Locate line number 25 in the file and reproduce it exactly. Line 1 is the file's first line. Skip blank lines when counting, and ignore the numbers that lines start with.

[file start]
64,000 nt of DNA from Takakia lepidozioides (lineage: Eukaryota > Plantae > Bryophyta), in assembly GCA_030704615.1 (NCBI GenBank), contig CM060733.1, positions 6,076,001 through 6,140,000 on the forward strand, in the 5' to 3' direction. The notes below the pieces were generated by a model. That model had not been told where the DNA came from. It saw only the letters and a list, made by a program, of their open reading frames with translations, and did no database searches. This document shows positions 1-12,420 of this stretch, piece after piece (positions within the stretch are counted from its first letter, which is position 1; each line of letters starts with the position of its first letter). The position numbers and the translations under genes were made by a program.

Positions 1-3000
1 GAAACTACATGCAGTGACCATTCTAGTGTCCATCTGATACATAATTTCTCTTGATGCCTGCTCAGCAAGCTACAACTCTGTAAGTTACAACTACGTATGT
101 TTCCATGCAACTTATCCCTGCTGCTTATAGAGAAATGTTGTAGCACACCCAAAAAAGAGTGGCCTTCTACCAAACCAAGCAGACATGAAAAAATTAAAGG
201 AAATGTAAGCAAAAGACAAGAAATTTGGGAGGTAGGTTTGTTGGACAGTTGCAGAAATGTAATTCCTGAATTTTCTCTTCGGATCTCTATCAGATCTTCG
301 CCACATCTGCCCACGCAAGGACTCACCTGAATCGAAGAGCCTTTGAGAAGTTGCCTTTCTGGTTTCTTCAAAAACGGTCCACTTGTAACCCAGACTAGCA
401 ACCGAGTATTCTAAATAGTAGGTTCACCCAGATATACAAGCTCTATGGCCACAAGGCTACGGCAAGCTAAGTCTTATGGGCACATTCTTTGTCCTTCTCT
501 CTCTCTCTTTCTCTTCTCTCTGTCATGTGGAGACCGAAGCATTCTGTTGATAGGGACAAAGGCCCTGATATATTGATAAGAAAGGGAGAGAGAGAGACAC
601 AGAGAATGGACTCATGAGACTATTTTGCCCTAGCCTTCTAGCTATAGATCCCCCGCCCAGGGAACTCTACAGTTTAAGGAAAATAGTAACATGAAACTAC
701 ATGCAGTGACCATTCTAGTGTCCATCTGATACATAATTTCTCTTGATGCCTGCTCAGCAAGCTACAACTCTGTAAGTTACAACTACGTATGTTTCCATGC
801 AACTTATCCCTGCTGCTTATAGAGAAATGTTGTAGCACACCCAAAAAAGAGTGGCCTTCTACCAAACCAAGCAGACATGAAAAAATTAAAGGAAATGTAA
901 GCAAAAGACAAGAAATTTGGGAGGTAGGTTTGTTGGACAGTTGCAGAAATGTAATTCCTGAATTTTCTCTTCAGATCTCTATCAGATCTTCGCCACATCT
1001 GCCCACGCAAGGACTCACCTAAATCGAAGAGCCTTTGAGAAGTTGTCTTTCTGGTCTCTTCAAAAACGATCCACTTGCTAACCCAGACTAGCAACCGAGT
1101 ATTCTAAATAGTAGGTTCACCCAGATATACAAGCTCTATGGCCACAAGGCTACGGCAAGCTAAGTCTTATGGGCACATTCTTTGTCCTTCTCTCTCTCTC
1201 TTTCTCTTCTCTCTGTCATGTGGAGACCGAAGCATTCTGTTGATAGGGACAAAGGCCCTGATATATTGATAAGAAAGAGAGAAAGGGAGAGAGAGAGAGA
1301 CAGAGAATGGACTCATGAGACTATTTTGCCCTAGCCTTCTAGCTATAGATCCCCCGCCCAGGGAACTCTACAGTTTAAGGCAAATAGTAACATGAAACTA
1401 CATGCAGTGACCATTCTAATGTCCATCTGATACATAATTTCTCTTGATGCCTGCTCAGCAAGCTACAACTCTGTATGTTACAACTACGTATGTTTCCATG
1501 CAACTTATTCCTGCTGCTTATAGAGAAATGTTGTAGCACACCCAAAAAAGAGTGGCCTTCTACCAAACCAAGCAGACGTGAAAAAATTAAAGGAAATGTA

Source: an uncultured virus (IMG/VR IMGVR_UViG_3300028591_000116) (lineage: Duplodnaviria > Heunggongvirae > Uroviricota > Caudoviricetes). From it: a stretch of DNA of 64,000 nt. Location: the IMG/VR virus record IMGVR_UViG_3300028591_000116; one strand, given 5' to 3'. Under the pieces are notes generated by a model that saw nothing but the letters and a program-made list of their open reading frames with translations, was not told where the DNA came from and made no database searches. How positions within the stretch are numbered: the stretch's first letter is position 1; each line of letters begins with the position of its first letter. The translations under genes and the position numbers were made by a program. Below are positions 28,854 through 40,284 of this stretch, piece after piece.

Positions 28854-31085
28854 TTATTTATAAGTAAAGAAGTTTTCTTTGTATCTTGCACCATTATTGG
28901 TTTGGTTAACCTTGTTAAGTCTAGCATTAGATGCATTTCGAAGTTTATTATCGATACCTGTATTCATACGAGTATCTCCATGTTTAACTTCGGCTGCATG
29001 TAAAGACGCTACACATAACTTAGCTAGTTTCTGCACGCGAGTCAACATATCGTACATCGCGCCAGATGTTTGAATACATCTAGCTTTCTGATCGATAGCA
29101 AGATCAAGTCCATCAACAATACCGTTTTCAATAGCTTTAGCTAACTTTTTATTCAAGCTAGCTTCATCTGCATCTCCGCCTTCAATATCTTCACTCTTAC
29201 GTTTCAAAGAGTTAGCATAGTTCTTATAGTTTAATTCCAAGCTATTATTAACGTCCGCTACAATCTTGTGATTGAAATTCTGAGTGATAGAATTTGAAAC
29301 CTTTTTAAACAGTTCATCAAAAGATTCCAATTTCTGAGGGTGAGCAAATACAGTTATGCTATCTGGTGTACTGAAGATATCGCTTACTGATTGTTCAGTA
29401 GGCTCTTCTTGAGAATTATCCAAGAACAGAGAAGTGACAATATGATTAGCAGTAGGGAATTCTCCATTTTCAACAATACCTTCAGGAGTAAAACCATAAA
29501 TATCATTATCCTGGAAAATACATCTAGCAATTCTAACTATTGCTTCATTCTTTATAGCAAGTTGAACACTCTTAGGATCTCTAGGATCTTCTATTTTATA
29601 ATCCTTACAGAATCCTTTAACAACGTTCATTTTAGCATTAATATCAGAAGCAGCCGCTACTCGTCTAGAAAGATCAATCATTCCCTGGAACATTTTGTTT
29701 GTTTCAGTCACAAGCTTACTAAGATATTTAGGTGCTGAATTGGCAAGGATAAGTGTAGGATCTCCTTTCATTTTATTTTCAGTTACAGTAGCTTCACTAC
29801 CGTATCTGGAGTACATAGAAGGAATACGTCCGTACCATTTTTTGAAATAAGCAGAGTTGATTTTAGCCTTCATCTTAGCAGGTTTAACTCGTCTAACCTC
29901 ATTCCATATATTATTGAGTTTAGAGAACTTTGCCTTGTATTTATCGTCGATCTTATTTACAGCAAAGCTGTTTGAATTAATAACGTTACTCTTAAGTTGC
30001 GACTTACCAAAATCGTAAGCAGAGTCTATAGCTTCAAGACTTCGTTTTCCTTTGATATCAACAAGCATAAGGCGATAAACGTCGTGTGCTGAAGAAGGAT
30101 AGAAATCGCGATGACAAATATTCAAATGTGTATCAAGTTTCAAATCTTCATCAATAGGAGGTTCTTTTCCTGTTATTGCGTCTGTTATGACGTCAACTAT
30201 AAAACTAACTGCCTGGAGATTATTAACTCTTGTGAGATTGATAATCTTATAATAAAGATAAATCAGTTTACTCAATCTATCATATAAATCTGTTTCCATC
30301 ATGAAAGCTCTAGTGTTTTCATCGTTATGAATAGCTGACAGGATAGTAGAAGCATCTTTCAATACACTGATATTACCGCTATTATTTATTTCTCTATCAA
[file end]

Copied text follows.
29201 GTTTCAAAGAGTTAGCATAGTTCTTATAGTTTAATTCCAAGCTATTATTAACGTCCGCTACAATCTTGTGATTGAAATTCTGAGTGATAGAATTTGAAAC